Food insecurity, defined as being without affordable and nutritious food, is a pressing issue that affects an estimated 49 million Americans every year. Of this 49 million, 16 million are children under the age of 18. Our hearts go out to those who struggle to find their next meal, but sympathy alone isn’t enough to put food on the table. We encourage everyone in a position to help to extend a hand and donate whatever food items they can, especially those who are fortunate enough to grow their own gardens – don’t let your produce go to waste; donate it to organizations like Feeding America, which serve meals to hungry individuals and families all year round. The Feeding South Dakota branch alone serves over 10 million meals to 190,000 people in need. Do your part and join us – Dr. Willard’s vows to donate its excess produce from our Research Garden to the local Feeding South Dakota program right here in Rapid City.
This is the harsh reality we live in – not a single county in America is exempt from experiencing it. And it’s not that we don’t produce enough food for everyone. An article on ThinkProgress indicates that Americans throw out as much as 40% of their food, a problem steadily growing in size since the 1970s. 31 million tons of food thrown away every year. Instead of going to someone in need, it populates the local landfill, causing its own problems for the environment by releasing methane gas and contributing to the greenhouse effect.
Food insecurity is closely related to the poverty line, which means poverty-stricken individuals simply cannot afford food. It’s a daunting task to choose between eating dinner or paying the electricity bill, or making sure your family has a place to sleep at night. It’s a decision I struggle to even comprehend, yet millions of people weigh the consequences and make their choice each day.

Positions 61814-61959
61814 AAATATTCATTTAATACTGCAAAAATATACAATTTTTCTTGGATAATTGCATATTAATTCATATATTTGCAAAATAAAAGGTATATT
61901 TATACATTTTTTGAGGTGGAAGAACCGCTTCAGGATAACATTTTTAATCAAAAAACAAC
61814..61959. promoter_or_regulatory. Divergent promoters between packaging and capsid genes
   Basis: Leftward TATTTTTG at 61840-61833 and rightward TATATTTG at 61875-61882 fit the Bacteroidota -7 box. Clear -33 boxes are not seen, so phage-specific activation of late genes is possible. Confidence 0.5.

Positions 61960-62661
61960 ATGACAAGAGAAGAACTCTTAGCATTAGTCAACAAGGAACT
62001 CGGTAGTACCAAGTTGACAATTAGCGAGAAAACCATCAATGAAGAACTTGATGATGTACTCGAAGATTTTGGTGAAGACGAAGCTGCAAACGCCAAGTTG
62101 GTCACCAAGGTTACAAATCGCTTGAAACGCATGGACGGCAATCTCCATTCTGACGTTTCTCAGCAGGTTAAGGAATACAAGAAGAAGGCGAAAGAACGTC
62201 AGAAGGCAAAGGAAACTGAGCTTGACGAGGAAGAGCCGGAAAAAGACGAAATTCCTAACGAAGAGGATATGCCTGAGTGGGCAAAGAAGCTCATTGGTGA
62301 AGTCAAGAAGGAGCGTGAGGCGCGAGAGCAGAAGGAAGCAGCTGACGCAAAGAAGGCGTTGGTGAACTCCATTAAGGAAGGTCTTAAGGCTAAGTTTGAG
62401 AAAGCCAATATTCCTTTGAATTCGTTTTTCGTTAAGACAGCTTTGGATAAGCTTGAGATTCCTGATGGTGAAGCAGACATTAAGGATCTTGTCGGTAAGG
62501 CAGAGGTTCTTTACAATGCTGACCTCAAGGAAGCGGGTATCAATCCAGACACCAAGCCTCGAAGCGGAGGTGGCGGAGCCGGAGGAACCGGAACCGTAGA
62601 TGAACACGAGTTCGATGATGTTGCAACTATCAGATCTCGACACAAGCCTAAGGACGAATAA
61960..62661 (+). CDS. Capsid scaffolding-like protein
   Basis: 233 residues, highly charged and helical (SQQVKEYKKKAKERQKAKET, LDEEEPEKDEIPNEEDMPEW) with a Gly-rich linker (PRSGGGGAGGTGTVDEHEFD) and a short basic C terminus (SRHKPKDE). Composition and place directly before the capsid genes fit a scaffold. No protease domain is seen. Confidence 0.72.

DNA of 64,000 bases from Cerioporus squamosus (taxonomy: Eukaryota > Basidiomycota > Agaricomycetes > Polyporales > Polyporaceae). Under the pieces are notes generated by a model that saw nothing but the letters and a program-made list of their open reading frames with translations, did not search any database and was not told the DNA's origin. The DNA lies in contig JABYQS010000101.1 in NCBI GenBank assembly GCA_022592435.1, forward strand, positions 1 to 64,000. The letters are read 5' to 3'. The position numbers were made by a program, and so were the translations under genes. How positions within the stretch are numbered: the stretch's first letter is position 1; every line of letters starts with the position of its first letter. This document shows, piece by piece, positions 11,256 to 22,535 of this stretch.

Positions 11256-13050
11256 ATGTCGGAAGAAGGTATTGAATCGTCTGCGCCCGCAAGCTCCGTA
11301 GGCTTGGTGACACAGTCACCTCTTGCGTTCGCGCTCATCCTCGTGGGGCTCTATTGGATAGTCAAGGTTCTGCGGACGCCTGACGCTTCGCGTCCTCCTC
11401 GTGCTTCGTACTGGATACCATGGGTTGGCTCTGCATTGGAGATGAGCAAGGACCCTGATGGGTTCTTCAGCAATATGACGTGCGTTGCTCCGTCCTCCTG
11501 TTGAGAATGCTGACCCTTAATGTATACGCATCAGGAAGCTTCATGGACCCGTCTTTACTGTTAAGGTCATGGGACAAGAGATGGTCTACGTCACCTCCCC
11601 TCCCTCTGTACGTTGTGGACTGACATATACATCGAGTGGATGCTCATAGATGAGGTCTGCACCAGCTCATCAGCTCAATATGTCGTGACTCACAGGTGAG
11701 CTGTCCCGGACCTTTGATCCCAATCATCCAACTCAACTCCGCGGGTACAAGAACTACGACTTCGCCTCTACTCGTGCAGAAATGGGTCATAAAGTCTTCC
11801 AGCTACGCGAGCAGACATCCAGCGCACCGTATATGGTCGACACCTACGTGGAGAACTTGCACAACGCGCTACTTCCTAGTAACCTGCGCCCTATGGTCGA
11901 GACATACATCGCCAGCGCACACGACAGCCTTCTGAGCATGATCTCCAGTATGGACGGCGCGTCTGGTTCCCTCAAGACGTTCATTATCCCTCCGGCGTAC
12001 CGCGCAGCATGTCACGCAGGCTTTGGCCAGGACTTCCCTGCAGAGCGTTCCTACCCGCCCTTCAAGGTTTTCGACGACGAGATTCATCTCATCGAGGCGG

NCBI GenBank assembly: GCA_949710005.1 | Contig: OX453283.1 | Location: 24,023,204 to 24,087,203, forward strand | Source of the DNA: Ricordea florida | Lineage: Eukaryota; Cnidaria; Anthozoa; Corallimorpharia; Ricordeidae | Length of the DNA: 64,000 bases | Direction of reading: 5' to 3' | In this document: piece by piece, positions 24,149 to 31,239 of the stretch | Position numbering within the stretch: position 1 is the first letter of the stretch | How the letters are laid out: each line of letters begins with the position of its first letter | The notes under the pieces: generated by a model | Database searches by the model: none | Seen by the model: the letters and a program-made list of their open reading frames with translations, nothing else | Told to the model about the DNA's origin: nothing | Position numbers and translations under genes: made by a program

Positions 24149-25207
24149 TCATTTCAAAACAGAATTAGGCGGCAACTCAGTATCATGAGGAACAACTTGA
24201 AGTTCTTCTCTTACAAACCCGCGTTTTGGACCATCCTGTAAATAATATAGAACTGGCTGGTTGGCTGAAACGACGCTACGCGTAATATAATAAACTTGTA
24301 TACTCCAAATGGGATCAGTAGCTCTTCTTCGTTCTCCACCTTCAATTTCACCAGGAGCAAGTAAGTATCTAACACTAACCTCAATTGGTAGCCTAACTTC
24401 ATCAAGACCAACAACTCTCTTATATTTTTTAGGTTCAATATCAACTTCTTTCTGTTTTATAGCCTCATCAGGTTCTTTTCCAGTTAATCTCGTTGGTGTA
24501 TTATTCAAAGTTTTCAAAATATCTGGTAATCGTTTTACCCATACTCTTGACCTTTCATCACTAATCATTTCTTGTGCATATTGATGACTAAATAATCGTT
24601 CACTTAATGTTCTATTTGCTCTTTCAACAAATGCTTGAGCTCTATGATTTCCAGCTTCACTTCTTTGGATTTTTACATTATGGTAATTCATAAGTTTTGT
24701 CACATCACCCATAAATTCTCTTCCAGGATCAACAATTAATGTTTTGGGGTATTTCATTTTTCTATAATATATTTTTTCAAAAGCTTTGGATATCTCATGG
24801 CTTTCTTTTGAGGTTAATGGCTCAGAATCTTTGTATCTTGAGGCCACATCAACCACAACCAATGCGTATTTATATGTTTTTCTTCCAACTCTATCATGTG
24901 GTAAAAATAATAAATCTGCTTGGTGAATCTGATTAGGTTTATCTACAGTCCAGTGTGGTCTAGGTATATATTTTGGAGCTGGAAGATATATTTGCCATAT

It’s important to examine how food insecurity affects children specifically. While it’s true that various government programs exist for the sole purpose of fighting childhood hunger, many of these programs only persist during the official school year. Summer vacation is a hungry child’s biggest fear – 6 out of 7 kids who receive free or reduced-price school lunch during the academic year do not get a free meal during the summer. Meal programs during this time do exist, but only 1 out of 7 kids are able to make use of the resource.
While the impact of these figures are grim, individuals, non-profits, and agencies all over the country are working together to find solutions. Everyone is familiar with the food stamps program, but the USDA just recently started the “U.S. Food Waste Challenge,” which invites everyone in the country, person or business, to help reduce, recover, and recycle food waste. A sector of mainly soup kitchen volunteers works tirelessly, 24/7 365, in an attempt to provide a warm meal to those in need. Food bank staffers oversee food collection and distribution, ensuring resources are used efficiently. Millions of regular people donate canned goods and other food items every day, but still we can do more.
It starts with you and me. It’s with the effort of many individuals that we overcome hurdles, and eliminating food insecurity will require a massively coordinated group effort. Use your garden as a resource – donate surplus produce to a local food bank near you. Dr. Willard’s has had a great yield this year, and we’re committed to doing the same. If you don’t have a garden, consider starting one. If you don’t have the space or the means to maintain it, there are plenty of other ways to get involved. Volunteer your time to a local community kitchen, organize a food drive at your local school to help curb child hunger, manage a food bank – these organizations are always looking for people passionate about the cause who want to make a difference.
Get in contact with your local division of Feeding America and ask how you can help. They also have a resource on their website which allows you to find drop-off locations if you want to donate food. You can find them here:
It won’t be easy and it won’t be solved tomorrow, but together we can make a difference!